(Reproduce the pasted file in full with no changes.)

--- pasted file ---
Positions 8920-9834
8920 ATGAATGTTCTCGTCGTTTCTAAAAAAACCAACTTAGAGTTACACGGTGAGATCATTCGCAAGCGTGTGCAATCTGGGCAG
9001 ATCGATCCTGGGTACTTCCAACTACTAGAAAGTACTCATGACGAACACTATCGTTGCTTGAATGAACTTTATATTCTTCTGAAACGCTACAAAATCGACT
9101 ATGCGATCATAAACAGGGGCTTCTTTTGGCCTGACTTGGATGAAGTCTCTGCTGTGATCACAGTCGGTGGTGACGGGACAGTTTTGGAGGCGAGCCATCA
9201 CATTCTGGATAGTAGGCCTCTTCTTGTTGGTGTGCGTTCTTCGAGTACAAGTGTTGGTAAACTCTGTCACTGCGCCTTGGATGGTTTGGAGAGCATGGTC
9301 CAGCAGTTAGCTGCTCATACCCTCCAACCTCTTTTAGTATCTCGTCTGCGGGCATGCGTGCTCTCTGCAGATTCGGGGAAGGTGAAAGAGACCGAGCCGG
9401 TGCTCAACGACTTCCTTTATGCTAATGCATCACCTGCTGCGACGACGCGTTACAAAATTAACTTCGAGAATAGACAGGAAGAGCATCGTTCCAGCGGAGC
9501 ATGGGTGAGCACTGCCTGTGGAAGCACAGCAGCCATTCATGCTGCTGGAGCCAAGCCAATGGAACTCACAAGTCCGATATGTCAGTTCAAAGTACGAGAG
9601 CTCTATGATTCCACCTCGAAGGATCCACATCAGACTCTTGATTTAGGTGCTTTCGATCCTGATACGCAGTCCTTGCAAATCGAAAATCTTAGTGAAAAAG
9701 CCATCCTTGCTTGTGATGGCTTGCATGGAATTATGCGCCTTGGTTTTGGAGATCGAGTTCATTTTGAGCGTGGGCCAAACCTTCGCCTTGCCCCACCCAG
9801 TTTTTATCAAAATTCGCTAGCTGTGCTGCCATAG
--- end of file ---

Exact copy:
Positions 8920-9834
8920 ATGAATGTTCTCGTCGTTTCTAAAAAAACCAACTTAGAGTTACACGGTGAGATCATTCGCAAGCGTGTGCAATCTGGGCAG
9001 ATCGATCCTGGGTACTTCCAACTACTAGAAAGTACTCATGACGAACACTATCGTTGCTTGAATGAACTTTATATTCTTCTGAAACGCTACAAAATCGACT
9101 ATGCGATCATAAACAGGGGCTTCTTTTGGCCTGACTTGGATGAAGTCTCTGCTGTGATCACAGTCGGTGGTGACGGGACAGTTTTGGAGGCGAGCCATCA
9201 CATTCTGGATAGTAGGCCTCTTCTTGTTGGTGTGCGTTCTTCGAGTACAAGTGTTGGTAAACTCTGTCACTGCGCCTTGGATGGTTTGGAGAGCATGGTC
9301 CAGCAGTTAGCTGCTCATACCCTCCAACCTCTTTTAGTATCTCGTCTGCGGGCATGCGTGCTCTCTGCAGATTCGGGGAAGGTGAAAGAGACCGAGCCGG
9401 TGCTCAACGACTTCCTTTATGCTAATGCATCACCTGCTGCGACGACGCGTTACAAAATTAACTTCGAGAATAGACAGGAAGAGCATCGTTCCAGCGGAGC
9501 ATGGGTGAGCACTGCCTGTGGAAGCACAGCAGCCATTCATGCTGCTGGAGCCAAGCCAATGGAACTCACAAGTCCGATATGTCAGTTCAAAGTACGAGAG
9601 CTCTATGATTCCACCTCGAAGGATCCACATCAGACTCTTGATTTAGGTGCTTTCGATCCTGATACGCAGTCCTTGCAAATCGAAAATCTTAGTGAAAAAG
9701 CCATCCTTGCTTGTGATGGCTTGCATGGAATTATGCGCCTTGGTTTTGGAGATCGAGTTCATTTTGAGCGTGGGCCAAACCTTCGCCTTGCCCCACCCAG
9801 TTTTTATCAAAATTCGCTAGCTGTGCTGCCATAG